Is healthy school food affordable?
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Happy Thanksgiving!
November 25, 2014

Annual School Food Priorities Survey - Please Participate

Every year, Real Food for Kids - Montgomery conducts a surveysurvey of our members about their priorities for the food served in the schools. This survey allows us to determine what issues are most important to our members, what our highest advocacy priorities will be in the upcoming new year and the demographics of our membership.

We ask that you please take just 5 minutes to answer the questions provided in this survey. In order to ensure that we are addressing your school food concerns in MCPS, it is important to have feedback from each and every one of our parent members, regardless of whether or not you have a child currently in school (and all members, whether or not you are parents, are welcome to participate). 

The link to the survey can be found here:

Thank you for taking the time to complete this survey and for supporting our vision of a Montgomery County Public School system that serves real, whole, local, sustainable and nutrient-rich foods. 

thermometer 13Campaign for 100 Sustainers - up to 12%
  • Are you the parent of a child in MCPS? 
  • Will your child be in school for at least 2 more years? 
  • Do you have $10/month to spare? 
If you answered yes to all those questions, then our work could have a real impact on your life and on the food available to your child. Please become a sustainer of RFKM with a monthly donation of $10/month or more. We are up to 12% of our goal of 100 $10/month sustainers. Having a stable source of monthly income from our members will help us cover our program staff salaries as well as provide us with funds not restricted to specific purposes required by grantmakers. If you can't contribute monthly, any donation is appreciated

Healthier School Food is Economically Viable

When people hear about the work of RFKM, they often ask: “Won’t it be too expensive to serve healthier food?” Many people think that healthier school food isn't economically viable, but is this really the case?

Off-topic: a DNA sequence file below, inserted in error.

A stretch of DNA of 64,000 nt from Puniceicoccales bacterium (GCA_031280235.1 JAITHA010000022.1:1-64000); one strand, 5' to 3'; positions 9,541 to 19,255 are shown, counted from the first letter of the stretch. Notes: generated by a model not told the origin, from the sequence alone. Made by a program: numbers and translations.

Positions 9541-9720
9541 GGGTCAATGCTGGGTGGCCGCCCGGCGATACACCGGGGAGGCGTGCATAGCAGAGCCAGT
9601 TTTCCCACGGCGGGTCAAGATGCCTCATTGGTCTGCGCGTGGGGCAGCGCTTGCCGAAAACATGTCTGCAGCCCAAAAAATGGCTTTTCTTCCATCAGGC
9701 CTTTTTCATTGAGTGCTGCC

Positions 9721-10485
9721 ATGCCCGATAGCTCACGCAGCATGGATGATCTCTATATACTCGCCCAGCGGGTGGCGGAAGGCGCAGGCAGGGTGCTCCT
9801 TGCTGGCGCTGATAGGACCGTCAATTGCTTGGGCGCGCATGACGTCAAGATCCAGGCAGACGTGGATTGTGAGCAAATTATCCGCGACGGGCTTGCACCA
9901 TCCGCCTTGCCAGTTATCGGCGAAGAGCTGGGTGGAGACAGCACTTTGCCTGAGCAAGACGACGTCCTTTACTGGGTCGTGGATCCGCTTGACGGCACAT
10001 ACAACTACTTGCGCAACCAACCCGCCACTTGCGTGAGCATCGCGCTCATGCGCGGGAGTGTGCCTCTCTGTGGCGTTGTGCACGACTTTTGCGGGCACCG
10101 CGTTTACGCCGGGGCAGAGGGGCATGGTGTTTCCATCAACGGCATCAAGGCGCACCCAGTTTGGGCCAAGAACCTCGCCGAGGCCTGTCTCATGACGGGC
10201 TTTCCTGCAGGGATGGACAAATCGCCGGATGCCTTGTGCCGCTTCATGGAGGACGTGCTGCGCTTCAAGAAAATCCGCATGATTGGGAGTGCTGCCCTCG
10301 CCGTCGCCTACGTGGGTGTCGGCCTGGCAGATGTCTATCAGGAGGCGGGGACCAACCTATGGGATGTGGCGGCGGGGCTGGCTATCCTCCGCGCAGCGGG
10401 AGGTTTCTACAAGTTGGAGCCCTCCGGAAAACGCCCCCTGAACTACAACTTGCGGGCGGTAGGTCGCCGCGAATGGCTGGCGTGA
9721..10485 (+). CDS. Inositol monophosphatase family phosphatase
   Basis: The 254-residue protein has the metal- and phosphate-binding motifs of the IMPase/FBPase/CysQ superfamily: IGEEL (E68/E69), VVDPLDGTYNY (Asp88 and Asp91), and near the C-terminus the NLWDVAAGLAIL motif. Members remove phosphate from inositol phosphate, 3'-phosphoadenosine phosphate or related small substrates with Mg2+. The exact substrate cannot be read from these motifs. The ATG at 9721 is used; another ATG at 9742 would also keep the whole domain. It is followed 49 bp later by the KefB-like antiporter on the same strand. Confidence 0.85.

There are a plethora of examples of other schools successfully making the same changes that RFKM advocates for - without any loss in revenue. The common point with all of them is that the changes occur with the consultation and participation of the students. The San Francisco Unified School District is one of these success stories. Before switching over to healthy foods, they held a pilot program where students were able to try the different healthy products that were under consideration. The students were able to rate and give their input on the items they found the most appealing. The District attributes most of their success to this trial run. Another is John M. Sexton Elementary School, where they replaced a la carte items with healthy options chosen only by the students, and found that there was no loss in revenue. When students are able to participate in the changes that are occurring, they are much more open and welcoming to them. In fact, at some schools, the changes actually increased participation in lunch. The Los Angeles Unified School District found that after they made healthier changes, they served approximately ten million additional meals, despite a 9% decrease in enrollment that had occurred over the previous five years. 


If these achievements are not proof enough, there are studies to support the idea that healthy school meals do not have to mean loss in profits. The United States Department of Agriculture (USDA) and Centers for Disease Control and Prevention (CDC) surveyed 17 schools and school districts that had completed the transformation to nutritious options only and of those, 12 claimed to have increased revenues and 4 said they experienced no loss or change. Even more broadly, research in 2008 found that in 86% of cases, increasing health standards also increased student participation in purchasing school meals and did not result in any loss of revenue.


The decision to serve only healthy options in schools is not an impossible one. While it may seem daunting, it is comforting to know that there are many schools that have already succeeded in doing so. Getting kids excited about the changes requires involving them in every aspect possible; allowing them to taste-test and teaching them why it is so important to lead a healthful life. If you can show students that the changes are being done with them in mind, schools may find that revenues improve, and more significantly, students will be excited to participate in a healthy school lunch environment.